the Red Khaganate's very nice page on food.
General remarks: Dairy figured prominently, as did lamb. Vegetables are almost entirely absent (exceptions being onions and garlic, I presume wild versions). Grain products (rice, millet, flour) would have been acquired via trading or raiding. There is little information on medieval Mongol cooking. However, rice cooked in milk and boiled meat served with salt water for dipping are found in at least a few references. I have not seen strong evidence for buuz (the dumplings of modern day Mongolia) but I think that they are an extremely plausible period food. The quantities given here (for buuz and rice, specifically) would serve about four -- I made lots so I would have leftovers. (My coworkers are always facinated by my lunches!)
See previous entry for details on buuz.
The cheese, meant to recreate the "fresh curds" mentioned in several sources, is whole milk brought to a gentle boil and curdled via addition of sour cream. Drain off the whey by straining through a cloth. Salt.
The meat was simply lamb (I used what was cheap at the meat counter, which happened to be blade steak), boiled. I did not boil it long enough. Boiled meat should be served separate from the broth, with a bowl of salt water for dipping. This is actually a pretty tasty way to eat meat, and I will probably do it again. However, I have decided to completely revise my view of this dish and instead do it like (duh, this seems obvious now) shabu-shabu or Mongolian hot pot -- small slices of meat cooked rapidly in boiling liquid. And for the record, I know that modern hot pot is not Mongolian. But I think that the approach (quickly cooking little bits rather than boiling larger hunks for a long time) seems like a good one.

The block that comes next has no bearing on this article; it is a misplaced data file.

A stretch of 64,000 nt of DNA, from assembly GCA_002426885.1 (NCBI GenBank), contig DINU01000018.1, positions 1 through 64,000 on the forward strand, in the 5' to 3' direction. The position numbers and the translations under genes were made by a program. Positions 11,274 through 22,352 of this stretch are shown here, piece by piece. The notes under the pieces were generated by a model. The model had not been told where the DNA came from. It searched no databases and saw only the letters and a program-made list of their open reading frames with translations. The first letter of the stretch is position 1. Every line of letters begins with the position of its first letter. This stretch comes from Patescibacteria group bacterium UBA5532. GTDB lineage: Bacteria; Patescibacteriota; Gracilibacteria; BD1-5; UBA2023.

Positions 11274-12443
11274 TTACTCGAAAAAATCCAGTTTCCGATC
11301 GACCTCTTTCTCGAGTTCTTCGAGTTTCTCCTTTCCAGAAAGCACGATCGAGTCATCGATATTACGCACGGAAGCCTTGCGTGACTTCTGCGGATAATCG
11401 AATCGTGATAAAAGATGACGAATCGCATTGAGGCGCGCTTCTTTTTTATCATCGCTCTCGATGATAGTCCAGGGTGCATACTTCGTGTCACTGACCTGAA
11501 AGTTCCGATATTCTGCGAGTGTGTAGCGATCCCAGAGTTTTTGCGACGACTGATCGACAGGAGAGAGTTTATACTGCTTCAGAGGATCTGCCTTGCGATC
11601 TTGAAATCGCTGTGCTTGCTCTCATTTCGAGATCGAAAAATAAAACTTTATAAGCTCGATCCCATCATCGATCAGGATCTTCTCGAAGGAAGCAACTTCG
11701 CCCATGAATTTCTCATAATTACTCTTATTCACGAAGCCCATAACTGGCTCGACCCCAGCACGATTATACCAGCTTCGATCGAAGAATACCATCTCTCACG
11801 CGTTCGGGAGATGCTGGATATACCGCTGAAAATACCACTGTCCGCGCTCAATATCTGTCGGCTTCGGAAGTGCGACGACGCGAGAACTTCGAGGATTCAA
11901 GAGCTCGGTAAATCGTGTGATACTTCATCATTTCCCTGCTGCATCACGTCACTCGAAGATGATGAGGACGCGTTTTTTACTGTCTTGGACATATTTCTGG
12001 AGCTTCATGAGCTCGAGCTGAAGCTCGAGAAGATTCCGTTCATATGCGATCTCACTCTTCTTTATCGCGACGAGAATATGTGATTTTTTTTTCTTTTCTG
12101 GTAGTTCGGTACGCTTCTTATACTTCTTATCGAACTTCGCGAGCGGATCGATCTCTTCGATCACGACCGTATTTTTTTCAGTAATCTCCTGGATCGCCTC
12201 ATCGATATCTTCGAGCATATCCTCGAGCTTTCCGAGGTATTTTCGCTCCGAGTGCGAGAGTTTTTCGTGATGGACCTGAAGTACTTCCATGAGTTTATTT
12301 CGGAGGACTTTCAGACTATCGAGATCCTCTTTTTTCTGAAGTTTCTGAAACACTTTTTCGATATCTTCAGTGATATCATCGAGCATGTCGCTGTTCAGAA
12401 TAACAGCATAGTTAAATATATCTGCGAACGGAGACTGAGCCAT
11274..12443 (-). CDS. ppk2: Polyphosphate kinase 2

For the rice, I combined 2 cups of short grain rice with 4 cups of milk, brought it to a boil, covered, lowered the heat (to medium, then later to low) and simmered for 20 minutes (15 may be sufficient). When it was done I added salt. I hate rice pudding, so I deliberately avoided having a mushy end product.
Remarks: This was a tasty dinner! My next foray into Mongolian historical cooking, though, will definitely be to re-read period references to the boiled meat feasts of the Mongols as a precursor to hot pot and see if this seems like a reasonable cooking method. I've never had hot pot, but I loooooooooooooove shabu-shabu. In fact just thinking about it has gotten me hungry...